Sylvester wrote:Thanks AB!
The pericopes in question, as you helpfully point out, speak of -nikāmalābhī akicchalābhī akasiralābhī
The first, nikāmalābhī, is variously translated as "attains ... as he wishes", or "attains ... as he wills" or "attains ... as he desires".
Does nikāma mean "will"? In MN 4, we hear of meditators who are -... lābhasakkārasilokaṃ nikāmayamānā...
desirous of gains, offerings and fame
I've not surveyed all the compounds where nikāma occurs, but the general sense from the dictionary seems to be that it only means desire or wish, but not will or intention.
In fact, I wonder if the 3 words in sequence might not be a set of synonyms arranged according to the waxing syllable principle?
nikāma may simply depend on context. nikāma in the context of desirous of gains, offerings and fame (... lābhasakkārasilokaṃ nikāmayamānā...) indicates the intention or will of what is desired (lābha)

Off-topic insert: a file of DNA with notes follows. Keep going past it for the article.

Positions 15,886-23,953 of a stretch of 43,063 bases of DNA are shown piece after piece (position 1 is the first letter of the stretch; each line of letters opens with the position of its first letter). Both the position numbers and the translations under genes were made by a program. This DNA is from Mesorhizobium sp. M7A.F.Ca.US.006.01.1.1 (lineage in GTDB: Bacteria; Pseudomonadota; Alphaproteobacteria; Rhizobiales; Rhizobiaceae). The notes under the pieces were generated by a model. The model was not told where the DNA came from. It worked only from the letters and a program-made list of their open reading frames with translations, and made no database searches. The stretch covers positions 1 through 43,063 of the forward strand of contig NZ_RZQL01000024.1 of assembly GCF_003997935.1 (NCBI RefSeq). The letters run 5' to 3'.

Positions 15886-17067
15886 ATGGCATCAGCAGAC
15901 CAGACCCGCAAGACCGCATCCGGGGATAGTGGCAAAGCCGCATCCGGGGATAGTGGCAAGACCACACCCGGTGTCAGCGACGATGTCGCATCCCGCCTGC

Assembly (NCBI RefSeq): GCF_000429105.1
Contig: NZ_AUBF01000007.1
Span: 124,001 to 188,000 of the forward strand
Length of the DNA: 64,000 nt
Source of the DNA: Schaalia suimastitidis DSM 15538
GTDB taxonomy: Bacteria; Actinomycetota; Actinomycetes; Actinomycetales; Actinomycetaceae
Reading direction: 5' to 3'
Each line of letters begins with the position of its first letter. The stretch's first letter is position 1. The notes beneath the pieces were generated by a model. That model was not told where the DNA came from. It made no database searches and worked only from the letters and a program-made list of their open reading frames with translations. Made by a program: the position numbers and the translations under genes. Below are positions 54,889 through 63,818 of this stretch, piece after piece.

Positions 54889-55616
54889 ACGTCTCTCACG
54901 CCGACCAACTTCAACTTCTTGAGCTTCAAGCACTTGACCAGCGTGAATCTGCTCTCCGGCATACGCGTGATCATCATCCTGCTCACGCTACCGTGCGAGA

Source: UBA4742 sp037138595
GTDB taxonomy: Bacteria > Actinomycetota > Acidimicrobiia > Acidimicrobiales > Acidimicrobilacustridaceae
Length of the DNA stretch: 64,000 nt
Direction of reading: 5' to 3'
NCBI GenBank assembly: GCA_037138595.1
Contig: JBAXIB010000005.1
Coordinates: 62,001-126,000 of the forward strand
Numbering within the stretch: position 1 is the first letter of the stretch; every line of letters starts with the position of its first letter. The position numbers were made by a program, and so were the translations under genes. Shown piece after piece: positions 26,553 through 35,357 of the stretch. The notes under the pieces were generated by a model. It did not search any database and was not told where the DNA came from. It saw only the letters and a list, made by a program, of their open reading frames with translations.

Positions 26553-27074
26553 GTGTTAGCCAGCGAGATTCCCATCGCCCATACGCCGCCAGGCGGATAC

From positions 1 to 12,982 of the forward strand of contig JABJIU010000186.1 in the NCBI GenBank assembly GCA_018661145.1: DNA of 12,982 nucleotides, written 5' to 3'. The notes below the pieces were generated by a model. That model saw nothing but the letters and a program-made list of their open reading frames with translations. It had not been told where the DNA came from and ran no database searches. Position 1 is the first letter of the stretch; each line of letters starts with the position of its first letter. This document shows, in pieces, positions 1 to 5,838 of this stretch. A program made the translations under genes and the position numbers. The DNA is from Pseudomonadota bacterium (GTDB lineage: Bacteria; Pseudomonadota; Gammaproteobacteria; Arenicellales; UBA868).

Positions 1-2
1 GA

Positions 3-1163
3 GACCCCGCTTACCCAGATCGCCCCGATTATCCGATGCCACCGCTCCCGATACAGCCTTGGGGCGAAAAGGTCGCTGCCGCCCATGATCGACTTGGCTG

In the AN. 4.35 pericope:
- nikāma + lābhī = ‘one who receives (attains)’ (lābhī) + ‘(the object of) desire’ (ni (na^1 emph. part.) + kāma), or 'attains ... as one wishes'
akiccha + lābhi = ‘one who receives’ (lābhi) + (the condition where there is) ‘no distress’ (akiccha), with reference to the object one wishes.
akasira + lābhi = ‘one who receives’ (lābhi) + (the condition where there is) ‘no difficulty’ (akasira), with reference to the object one wishes.
Redundant as they seem, the use of waxing syllables relates again to the bhāṇaka system we have discussed in the EB sub-forum from time to time. This device – combined with stock repetitions and pericopes – is found throughout early Buddhist literature, even up to chanting rituals used today which were composed only 150 years ago.
Anālayo presents a nice discussion of this in Oral Dimensions of Pāli Discourses: Pericopes, other Mnemonic Techniques and the Oral Performance Context.